Posted by Ricordi 09 November 2015
In Schwarzerde (Black Earth),
Klaus Huber does not tell a linear story, one with a plot that can be followed. Instead, in nine sequences, he interweaves situational elements, poems, surreal dialogues and aphorisms. Michael Schindhelm’s libretto makes use of three languages: German, Russian and Armenian. Huber has set poems and prose texts by Osip and Nadezhda Mandelstam as well as Marina Tsvetaeva and Anna Akhmatova – Russian poets belonging to the Acmeist school. Formed in 1911, the group sought to dispel the mysticism and occultism of Symbolism and replace them with a new aesthetic that strove for concreteness and clarity.
The period following the October Revolution became problematic for the Mandelstams. Money was lacking everywhere, and their lives were spent alternately in Moscow, Petrograd and Tbilisi. In spite of their situation, they produced numerous poetry collections, which testify to their extraordinary versatility.
Osip’s 1925 prose piece The Noise of Time reflects his sense of alienation within the Soviet system – unlike Akhmatova and other poets, he was still able to publish his books in the 1920s. That changed with the advent of Stalin’s purges. In 1934 he was arrested, though after a suicide attempt he received a relatively lenient sentence: he was “only” exiled to Voronezh.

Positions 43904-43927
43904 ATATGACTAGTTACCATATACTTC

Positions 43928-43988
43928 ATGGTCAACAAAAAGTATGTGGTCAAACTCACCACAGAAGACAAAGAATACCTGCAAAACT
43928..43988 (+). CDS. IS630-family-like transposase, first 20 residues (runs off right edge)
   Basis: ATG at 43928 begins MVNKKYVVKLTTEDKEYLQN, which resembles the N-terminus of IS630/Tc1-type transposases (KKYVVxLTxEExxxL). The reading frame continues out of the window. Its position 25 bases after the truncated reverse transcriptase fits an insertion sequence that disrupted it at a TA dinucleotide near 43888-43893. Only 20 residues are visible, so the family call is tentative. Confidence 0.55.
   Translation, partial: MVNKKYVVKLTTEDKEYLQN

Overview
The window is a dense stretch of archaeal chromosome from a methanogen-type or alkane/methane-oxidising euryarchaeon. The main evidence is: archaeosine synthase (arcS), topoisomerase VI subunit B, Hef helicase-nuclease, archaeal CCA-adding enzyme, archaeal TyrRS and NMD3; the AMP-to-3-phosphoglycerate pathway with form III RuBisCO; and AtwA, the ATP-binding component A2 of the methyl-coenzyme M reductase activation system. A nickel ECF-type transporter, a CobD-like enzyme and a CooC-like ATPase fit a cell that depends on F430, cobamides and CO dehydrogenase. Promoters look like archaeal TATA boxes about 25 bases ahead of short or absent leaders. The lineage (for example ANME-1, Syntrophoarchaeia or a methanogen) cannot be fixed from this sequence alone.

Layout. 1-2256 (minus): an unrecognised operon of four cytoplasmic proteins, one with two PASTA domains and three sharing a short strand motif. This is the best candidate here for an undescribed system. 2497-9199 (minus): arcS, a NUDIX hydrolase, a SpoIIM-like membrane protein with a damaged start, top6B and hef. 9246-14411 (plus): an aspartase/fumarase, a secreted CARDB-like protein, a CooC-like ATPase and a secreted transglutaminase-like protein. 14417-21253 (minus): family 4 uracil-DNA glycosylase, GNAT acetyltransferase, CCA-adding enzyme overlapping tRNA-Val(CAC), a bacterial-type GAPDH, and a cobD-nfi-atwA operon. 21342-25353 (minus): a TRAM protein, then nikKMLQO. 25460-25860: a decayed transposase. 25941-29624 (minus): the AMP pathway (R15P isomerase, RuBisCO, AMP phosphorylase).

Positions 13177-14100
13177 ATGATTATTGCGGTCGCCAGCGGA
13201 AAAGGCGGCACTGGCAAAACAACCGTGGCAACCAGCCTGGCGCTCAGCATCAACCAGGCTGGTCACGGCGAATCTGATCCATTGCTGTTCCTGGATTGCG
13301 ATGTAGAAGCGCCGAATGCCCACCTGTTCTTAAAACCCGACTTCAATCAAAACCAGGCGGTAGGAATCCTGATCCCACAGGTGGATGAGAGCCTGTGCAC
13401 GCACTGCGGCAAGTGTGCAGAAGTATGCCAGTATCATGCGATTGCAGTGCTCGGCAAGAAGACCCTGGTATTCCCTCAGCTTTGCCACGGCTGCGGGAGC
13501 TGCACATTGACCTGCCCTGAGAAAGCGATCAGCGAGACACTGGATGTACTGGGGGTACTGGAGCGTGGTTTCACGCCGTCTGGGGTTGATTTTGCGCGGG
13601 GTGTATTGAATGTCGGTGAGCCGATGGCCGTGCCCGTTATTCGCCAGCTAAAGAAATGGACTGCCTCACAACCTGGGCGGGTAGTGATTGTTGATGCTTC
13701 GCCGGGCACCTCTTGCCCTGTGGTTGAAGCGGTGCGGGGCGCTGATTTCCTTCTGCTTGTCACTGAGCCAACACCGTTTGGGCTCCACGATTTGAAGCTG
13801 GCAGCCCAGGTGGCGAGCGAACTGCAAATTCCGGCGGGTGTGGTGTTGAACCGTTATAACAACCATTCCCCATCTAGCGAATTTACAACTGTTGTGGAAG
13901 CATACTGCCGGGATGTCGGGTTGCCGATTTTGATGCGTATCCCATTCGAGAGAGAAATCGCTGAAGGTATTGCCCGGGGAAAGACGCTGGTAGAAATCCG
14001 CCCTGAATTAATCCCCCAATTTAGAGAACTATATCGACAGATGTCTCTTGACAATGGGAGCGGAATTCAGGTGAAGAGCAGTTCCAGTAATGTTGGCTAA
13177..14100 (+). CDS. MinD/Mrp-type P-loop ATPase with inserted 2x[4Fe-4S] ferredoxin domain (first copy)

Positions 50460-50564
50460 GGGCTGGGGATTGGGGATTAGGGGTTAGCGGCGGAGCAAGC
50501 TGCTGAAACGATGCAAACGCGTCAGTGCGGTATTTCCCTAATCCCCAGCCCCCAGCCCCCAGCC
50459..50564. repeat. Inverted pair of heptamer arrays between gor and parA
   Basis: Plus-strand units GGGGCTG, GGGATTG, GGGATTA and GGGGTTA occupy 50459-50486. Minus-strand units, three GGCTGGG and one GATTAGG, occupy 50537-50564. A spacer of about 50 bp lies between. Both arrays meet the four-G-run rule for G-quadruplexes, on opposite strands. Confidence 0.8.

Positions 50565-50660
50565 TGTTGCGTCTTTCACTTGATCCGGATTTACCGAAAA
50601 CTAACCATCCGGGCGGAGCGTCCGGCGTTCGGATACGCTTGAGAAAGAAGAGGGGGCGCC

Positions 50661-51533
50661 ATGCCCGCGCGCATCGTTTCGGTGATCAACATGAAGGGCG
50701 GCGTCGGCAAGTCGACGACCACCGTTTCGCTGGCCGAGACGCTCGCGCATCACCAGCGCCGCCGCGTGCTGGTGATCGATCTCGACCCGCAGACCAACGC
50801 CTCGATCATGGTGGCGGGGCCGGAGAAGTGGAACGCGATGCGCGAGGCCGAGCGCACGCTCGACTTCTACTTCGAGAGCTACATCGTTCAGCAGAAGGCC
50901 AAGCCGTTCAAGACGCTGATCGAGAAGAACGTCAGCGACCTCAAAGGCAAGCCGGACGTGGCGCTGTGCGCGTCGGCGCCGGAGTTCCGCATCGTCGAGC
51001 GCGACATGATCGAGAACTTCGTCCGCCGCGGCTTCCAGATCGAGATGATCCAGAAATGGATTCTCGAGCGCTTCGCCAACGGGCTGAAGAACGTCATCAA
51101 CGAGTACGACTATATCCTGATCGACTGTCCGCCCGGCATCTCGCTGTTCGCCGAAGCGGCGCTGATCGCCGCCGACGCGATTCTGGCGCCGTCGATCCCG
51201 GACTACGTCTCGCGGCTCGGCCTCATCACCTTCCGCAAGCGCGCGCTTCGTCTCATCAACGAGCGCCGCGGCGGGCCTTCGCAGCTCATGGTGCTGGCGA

It was there that he wrote his last poems, the Voronezh Notebooks. Finally, in May 1938, he was sentenced to five years in correction camps for “counter-revolutionary activities”. Seven months later, at Christmas, half starved, suffering from a heart condition and plagued by hallucinations, he died and was buried in a mass grave.
The premiere of Huber’s opera took place on 3 November 2001 at Theater Basel. In the programme booklet, Max Nyffeler wrote: “Some thematically significant elements find a direct correspondence in the compositional process: for example, the increasingly narrow horizon of their lives, to which Mandelstam’s poetry responds with a widening of the inner space.
Where the music approaches silence, an incredible wealth of figures, colours and expressive nuances is generated. The music does not move forward insistently; rather it expands. Change is not the result of dynamic developments; rather it happens abruptly, in a flash. But dialectically engrained in each catastrophic impact is also a utopian moment of force, indicating what could have been otherwise. Like the Mandelstam poetry, Huber’s exceptionally finely polished music is an affirmation of life, and in its very fragility it heightens awareness of the loss of humanity that threatens us today more than ever before.